Many contemporary Jews, Christians and secularists have been deeply impressed by the path of Indigenous/ Native peoples who have fused their spirituality with daily life and with nonviolent resistance to incursions by fossil-fuel companies on their sacred land and waters.

That discovery has helped some look again at the treasure-house of indigenous wisdom “archived” in their own Hebrew Bible. Some have taken the ancient teachings out of the dusty archives and begun to read them not literally but instructively for wisdom on how to deal with the greatest crisis in all human history between Humanity (adam) and Earth (adamah).

First, and most basic, was realizing that their sacred teachings were not only about the relationships oh human beings with each other but also about their intimate relations with land, water, air. Reading in this light the parables of Eden, Manna, the poetry of “Song of Songs” and the Names of God, the practices of Kashrut, Offerings, Festivals, Shabbat and Shmita/ Sabbatical Year began to illuminate new life-giving possibilities for our own radically different society in existential crisis.

Let us take up several of those teachings that call us to midrash:

In the mid-1970s, Rabbi Zalman Schachter-Shalomi proposed developing and applying what he called a code of eco-kosher practice. He proposed applying it not to food but the energy extracted from Earth. He suggested that shepherds and farmers had developed a Kashrut for food because their connection with Earth was mediated mostly by food, and so needed a code of proper eating. But in our generation, he said, energy is as crucial as food and we should now create an “eco-kosher” code for consuming energy. “Is electricity from a nuclear power plant eco-kosher?” he asked.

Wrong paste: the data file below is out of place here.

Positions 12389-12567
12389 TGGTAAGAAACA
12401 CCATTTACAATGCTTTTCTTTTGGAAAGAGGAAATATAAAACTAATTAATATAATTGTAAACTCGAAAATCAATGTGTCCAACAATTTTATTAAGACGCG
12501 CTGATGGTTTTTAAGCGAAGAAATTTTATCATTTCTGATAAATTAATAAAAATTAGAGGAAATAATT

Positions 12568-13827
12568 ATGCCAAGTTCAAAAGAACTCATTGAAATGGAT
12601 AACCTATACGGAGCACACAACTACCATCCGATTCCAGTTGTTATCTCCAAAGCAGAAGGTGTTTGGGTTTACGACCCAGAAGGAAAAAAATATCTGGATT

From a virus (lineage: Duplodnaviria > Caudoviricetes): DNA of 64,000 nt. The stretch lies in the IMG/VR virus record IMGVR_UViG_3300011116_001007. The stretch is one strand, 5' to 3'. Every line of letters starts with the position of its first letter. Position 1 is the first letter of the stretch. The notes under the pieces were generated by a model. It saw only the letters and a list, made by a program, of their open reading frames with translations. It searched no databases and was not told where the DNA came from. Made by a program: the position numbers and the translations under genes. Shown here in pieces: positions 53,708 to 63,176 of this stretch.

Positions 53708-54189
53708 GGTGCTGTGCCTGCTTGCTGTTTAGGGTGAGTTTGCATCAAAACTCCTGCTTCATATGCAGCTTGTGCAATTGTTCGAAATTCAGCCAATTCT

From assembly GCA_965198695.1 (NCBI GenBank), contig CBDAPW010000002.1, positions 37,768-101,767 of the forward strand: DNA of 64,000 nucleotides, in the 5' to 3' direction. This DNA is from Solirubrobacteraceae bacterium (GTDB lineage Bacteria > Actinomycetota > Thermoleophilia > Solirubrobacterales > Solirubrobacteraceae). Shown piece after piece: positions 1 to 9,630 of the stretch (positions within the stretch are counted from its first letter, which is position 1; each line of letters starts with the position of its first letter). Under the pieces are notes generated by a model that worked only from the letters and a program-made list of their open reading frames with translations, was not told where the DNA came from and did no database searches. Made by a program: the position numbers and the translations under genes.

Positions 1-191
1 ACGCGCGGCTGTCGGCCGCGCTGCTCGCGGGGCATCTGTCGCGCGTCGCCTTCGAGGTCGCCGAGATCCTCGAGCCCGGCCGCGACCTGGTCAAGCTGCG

It is notable that the response was much less radical. It seemed that most people could not shake off the notion that “kosher” applied mostly to food. So various “Kosher-Plus” certifications on food appeared in the Jewish community, ranging from ethical standards about the treatment of animals before they were slaughtered to the ethical treatment of workers on farms or food-processing businesses. No effort to rate kosher or treyf sources of energy has arisen, though outside the Jewish community nuclear, fossil, solar, wind and other sources have emerged with different levels of popular acceptability.

Most eco-midrashic energy has gone into the biblical Shmita, or Sabbatical Year. There has been a range of responses. At one end is the notion that releasing Earth from overwork in our generation means ending the overpouring of any CO2 into the atmosphere. At the other end is the much more radical notion that Shmita means changing the entire cultural framework of “economic growth” to one of a pulsating economy, meaning “needs not greeds.” The warnings of Leviticus 26 of disaster befalling society if Earth is prevented rom resting has been compared to the most dire predictions of climate scientists.